As plutonium resembles iron in the body, it induces cancers in the lung if inhaled, and also cancers in the liver, bone, testicle and ovary. As an iron analogue, it readily crosses the placenta causing severe birth deformities similar to those produced by the drug thalidomide. All radioactive elements which irradiate the reproductive organs will induce genetic mutations in the sperm and eggs, thereby increasing the incidence of genetic diseases over future generations such as diabetes, cystic fibrosis, hemophilia, hemochromatosis and 6000 others.
These are only several of over 100 deadly radioactive poisons polluting the Pacific Ocean and the air, each of which has its own pathway in the food chain and the human body. Radioactive elements are tasteless, odorless and invisible, and it takes many years for cancers and other radiation-related diseases to manifest – five to 80 years for most cancers.
Children are 10 to 20 times more sensitive to the carcinogenic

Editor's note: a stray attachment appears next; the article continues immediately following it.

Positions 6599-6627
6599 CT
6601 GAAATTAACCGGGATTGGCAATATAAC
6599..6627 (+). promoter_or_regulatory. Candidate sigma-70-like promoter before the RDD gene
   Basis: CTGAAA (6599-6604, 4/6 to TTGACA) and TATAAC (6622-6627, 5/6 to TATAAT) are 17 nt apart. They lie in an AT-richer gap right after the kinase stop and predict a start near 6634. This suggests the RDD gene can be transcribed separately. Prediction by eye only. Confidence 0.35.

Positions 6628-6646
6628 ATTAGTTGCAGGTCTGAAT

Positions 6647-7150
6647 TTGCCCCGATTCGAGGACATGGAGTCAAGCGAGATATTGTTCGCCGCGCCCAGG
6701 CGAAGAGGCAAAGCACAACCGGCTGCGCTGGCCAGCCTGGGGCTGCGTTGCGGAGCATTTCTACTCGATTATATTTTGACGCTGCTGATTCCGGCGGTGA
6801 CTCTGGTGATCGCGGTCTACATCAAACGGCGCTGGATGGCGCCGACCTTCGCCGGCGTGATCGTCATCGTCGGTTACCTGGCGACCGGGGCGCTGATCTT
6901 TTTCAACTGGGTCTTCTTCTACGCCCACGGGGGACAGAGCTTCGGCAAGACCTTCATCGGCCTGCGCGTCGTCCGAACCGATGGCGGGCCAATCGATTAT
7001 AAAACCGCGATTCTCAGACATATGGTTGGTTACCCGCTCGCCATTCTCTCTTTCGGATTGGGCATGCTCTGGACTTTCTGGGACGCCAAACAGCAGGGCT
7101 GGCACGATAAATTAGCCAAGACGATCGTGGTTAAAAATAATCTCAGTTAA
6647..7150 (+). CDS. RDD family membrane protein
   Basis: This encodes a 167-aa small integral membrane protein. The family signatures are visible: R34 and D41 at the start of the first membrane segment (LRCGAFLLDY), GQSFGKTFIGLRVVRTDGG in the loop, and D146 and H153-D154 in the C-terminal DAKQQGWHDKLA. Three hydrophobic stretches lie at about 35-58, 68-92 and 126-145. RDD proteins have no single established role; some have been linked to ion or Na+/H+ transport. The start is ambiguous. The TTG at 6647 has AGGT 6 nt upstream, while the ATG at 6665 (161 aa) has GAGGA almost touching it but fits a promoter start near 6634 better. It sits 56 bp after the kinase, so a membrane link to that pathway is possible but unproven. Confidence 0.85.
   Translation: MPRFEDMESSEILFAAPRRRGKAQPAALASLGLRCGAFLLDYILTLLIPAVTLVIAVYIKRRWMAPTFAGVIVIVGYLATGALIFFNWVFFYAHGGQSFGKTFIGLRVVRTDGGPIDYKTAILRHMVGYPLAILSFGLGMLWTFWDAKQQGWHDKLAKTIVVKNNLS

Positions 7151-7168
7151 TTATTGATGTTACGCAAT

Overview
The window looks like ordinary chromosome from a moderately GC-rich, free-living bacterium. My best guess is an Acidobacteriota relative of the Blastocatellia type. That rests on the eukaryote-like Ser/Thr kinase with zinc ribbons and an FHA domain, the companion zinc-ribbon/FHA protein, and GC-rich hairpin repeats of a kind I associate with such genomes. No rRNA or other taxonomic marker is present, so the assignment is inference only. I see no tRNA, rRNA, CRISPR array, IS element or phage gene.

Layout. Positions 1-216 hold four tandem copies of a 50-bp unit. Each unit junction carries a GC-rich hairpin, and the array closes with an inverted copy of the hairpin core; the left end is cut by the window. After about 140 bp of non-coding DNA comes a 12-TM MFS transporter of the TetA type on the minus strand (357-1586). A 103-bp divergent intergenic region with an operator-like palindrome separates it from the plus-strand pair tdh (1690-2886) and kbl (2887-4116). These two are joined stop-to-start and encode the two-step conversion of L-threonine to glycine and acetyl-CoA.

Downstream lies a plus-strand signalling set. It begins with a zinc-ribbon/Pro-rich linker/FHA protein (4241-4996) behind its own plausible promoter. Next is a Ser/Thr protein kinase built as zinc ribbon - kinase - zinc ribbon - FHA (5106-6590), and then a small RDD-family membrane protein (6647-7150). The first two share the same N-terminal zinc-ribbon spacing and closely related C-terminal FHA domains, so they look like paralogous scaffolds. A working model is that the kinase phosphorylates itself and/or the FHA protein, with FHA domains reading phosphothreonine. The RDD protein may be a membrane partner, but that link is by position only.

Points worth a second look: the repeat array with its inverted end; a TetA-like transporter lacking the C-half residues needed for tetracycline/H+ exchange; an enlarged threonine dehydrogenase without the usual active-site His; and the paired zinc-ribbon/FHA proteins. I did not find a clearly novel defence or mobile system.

effects of radiation than adults, fetuses are thousands of times
more so. One x-ray to the pregnant abdomen doubles the likelihood
of leukemia in the baby. Females are also more sensitive than men
at all ages. Radiation is cumulative, there is no safe dose and
each dose received by a person adds to the risk of developing
Of great concern is the fact that 18 cases of childhood thyroid cancer in children under the age of 18 have already been diagnosed and 25 more are suspected in Fukushima. This is a remarkably short incubation time for cancer, indicating that these children almost certainly received a very high dose of iodine 131 plus other carcinogenic radioactive elements that were and are still being inhaled and ingested.